Tuesday, March 9, 2021
"Effectively serving clients during COVID-19 has required nearly all attorneys to make shifts in how they work, and legal services organizations are no different," Elizabeth Slagle Todaro writes in this month's TBJ cover story. "However, given the vulnerable, low-income and isolated client populations legal service organizations are serving, some of the barriers are more formidable." The March-April Tennessee Bar Journal is filled with articles about how the legal community has pressed on during this pandemic year. Read "Access to Justice in the Time of COVID-19." Also in this special Access to Justice Issue, the Journal looks at many of the challenges, including a focus on evictions, work by Disability Rights Tennessee, the Tennessee Justice Center and other timely topics.
"In March 2020, Gov. Lee declared attorneys essential workers, and Tennessee attorneys have lived up to that title," TBA President Michelle Greenway Sellers writes in her column. "Attorneys not only continued to work, but they found creative and innovative ways to serve their clients. Despite the many challenges, attorneys pushed forward. Although some attorneys could continue their practice remotely via Zoom meetings and telephonic communication, others could not. Many attorneys had no choice but to continue working in person, including court administrators, district attorneys, public defenders, guardians ad litem, appointed attorneys, attorneys handling juvenile emergencies, conservatorships involving abuse, protective orders, restraining orders, family law matters, criminal matters and many more. In reality, many attorneys faced considerable risks while serving their clients."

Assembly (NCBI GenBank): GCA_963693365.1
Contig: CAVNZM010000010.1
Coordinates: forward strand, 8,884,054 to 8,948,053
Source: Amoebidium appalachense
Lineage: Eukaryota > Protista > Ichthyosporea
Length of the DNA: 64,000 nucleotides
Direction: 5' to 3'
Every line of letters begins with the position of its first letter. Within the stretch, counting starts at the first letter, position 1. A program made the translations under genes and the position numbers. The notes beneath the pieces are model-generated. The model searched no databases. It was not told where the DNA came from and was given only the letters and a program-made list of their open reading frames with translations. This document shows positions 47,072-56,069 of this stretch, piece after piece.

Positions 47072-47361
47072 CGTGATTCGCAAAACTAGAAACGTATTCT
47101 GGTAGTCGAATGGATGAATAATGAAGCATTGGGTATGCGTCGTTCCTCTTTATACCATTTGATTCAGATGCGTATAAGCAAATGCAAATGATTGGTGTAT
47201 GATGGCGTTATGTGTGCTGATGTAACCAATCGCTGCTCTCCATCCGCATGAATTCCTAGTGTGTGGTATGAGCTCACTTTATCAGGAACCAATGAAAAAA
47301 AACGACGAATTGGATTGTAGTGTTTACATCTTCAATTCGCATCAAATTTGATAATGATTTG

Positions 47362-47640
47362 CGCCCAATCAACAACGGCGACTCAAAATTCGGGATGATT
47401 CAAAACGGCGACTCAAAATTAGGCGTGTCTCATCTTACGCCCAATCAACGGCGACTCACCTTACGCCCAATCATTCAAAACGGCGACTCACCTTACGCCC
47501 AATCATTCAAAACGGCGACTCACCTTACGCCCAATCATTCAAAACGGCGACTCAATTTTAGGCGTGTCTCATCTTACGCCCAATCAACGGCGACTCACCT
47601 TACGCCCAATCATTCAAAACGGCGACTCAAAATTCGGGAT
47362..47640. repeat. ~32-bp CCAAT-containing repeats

"You have done something very good and generous and ... brave about something very personal that's widespread, insufficiently discussed and important," a law school professor wrote to Kent Halkett, who authored the January/February Tennessee Bar Journal’s cover story, “Mental Health in the Legal Profession: A Crisis, a Case Study and a Call to Action.” The professor continued: "I have no doubt — none — that this will save some lives and it may help to make a dent on real plagues in our profession. … Depression and related maladies of the mind are still a dark corner that few much care to discuss." Many more readers responded to that article, the most letters ever received about a single TBJ article.
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